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Advertiser Disclosure: Many of the savings offers appearing on this site are from advertisers from which this website receives compensation for being listed here. This compensation may impact how and where products appear on this site (including, for example, the order in which they appear). These offers do not represent all deposit accounts available.

Money Market Accounts

Find the best money market rates, including high yield money market accounts from online banks. Apply now for a high interest money market account.

What is a Money Market Account, and What Can it Do For Me?

A money market account is a savings option that can give you a little more for your money than a traditional savings account.

How does this work? Money market accounts typically have restrictions on how frequently you can access your money, and may also require you to maintain a certain minimum balance to avoid fees. Knowing that customers' deposits in these accounts are going to fairly stable gives the banks more latitude to invest those funds in short-term, fixed-income financial instruments (otherwise known as "money market instruments").

This additional investment flexibility pays off in the form of higher interest rates, which the bank can pass along to you as a depositor.

Why Use a Money Market Account Instead of a Savings Account?

Think of money market accounts as a happy medium between savings accounts and certificates of deposit (CDs). While money market accounts typically put more restrictions on accessing your money than savings accounts, money market accounts often offer rates that are comparable with short-term CDs -- without the time requirements that come with CDs.

Money market accounts are perfect for deposits you don't expect to access frequently, but that you want access to when you need it. As such, money market accounts can be a great choice for emergency funds or home savings.

How Do I Choose a Money Market Account?

Start with some comparison shopping. Internet tools make it easier than ever to compare money market rates across banks.

Beyond high interest rates, there are some other things to look for when shopping for money market accounts:

  • Make sure you can live with the account restrictions and minimum balance requirements.
  • Determine whether the advertised rate is just a temporary or "teaser" rate.
  • Since bank rates are subject to fluctuations, keep an eye on your rate after you've opened your account to make you're still getting a competitive yield.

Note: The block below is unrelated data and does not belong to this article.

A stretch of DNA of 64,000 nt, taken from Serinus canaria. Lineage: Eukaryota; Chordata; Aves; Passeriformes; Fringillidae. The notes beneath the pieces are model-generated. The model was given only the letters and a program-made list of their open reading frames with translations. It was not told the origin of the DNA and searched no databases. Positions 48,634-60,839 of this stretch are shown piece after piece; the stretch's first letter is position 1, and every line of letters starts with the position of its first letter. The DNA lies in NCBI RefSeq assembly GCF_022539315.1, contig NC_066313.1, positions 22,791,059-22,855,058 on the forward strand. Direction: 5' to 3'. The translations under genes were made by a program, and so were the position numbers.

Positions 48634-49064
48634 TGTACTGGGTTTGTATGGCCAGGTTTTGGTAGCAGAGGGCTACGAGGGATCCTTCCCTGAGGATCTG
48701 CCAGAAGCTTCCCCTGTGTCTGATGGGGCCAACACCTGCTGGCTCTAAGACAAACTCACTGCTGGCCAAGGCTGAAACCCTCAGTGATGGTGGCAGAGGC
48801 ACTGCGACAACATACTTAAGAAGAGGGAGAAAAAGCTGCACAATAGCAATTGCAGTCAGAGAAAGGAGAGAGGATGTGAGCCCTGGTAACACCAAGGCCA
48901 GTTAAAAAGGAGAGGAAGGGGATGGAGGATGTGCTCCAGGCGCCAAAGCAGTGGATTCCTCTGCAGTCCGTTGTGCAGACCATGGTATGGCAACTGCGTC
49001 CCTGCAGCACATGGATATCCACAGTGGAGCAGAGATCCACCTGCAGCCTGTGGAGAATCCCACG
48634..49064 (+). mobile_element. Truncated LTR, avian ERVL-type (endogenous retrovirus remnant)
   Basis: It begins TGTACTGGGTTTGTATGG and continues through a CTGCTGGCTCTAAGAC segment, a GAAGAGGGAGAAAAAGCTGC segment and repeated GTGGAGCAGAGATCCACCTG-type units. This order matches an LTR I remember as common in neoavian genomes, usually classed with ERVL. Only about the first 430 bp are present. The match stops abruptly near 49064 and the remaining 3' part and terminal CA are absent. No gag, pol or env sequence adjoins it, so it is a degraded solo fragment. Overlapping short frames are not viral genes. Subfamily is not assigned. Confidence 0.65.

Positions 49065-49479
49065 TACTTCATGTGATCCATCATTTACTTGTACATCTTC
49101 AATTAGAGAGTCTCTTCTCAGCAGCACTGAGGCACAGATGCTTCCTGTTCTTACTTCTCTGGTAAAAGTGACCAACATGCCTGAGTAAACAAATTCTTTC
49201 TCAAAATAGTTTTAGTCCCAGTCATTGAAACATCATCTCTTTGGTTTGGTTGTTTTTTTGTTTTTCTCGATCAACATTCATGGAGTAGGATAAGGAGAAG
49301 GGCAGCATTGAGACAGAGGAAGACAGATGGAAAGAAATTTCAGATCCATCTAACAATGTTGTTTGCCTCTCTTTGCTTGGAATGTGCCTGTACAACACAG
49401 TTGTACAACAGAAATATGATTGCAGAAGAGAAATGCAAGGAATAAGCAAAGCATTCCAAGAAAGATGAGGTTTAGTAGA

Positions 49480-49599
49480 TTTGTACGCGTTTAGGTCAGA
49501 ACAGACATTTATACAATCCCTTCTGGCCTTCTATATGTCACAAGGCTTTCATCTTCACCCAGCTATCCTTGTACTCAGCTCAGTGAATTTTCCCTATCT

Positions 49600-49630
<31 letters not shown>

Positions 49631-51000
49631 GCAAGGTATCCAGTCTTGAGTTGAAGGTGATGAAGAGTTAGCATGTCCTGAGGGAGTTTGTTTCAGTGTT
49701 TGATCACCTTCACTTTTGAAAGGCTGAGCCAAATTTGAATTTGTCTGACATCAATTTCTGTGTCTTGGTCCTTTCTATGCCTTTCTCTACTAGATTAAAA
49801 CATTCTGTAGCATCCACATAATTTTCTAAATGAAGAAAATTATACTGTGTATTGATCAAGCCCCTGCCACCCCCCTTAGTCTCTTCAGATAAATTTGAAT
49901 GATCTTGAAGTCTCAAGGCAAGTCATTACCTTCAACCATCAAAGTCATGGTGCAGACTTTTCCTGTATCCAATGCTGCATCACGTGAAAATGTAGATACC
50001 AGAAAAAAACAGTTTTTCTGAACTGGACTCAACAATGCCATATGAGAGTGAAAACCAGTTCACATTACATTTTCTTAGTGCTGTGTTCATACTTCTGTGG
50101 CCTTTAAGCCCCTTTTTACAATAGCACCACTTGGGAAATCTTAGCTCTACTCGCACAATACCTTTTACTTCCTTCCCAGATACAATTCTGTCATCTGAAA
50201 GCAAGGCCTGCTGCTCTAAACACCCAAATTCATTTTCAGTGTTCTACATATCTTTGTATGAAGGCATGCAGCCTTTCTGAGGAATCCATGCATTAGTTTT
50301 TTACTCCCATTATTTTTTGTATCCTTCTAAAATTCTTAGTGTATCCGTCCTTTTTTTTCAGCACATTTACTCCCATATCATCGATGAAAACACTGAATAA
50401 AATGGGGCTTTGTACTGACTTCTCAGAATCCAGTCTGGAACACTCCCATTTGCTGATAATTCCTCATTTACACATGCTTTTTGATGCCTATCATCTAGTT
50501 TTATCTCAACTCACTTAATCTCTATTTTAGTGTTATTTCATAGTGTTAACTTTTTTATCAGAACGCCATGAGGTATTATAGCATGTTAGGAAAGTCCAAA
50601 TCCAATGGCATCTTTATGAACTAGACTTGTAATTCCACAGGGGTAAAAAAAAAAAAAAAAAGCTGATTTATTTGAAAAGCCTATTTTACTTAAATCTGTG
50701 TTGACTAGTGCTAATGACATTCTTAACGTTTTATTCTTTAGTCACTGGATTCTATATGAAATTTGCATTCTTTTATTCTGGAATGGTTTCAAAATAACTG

How are Money Market Accounts Fifferent from Money Market Funds?

As you shop for a money market account, be careful that you don't confuse them with money market funds. Money market funds are a form of mutual fund that invests in money market instruments. But under certain conditions, they may be riskier than money market accounts.

The biggest difference between the two is that money market accounts from FDIC member banks are covered by FDIC insurance. Money market funds are not. If stability and security are paramount to you, a money market account may be your preference.

4 Steps to Getting More From a Money Market Account

So now that you know that money market accounts are a secure type of deposit account that can earn you more interest than a conventional savings account, here's what you can do to get started:

  • Determine if you have earmarked savings that would be a good fit for a money market account
  • Compare the highest money market rates on SavingsAccounts.com
  • Check the terms of the accounts that offer the best money market rates
  • Follow the steps listed to start your account today

The sooner you start, the sooner you can begin earning higher rates on your hard-earned savings.

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Advertiser Disclosure: Many of the savings offers appearing on this site are from advertisers from which this website receives compensation for being listed here. This compensation may impact how and where products appear on this site (including, for example, the order in which they appear). These offers do not represent all deposit accounts available. Editorial Disclosure: This content is not provided or commissioned by the bank advertiser. Opinions expressed here are author's alone, not those of the bank advertiser, and have not been reviewed, approved or otherwise endorsed by the bank advertiser. This site may be compensated through the bank advertiser Affiliate Program. UGC Disclosure: These responses are not provided or commissioned by the bank advertiser. Responses have not been reviewed, approved or otherwise endorsed by the bank advertiser. It is not the bank advertiser's responsibility to ensure all posts and/or questions are answered.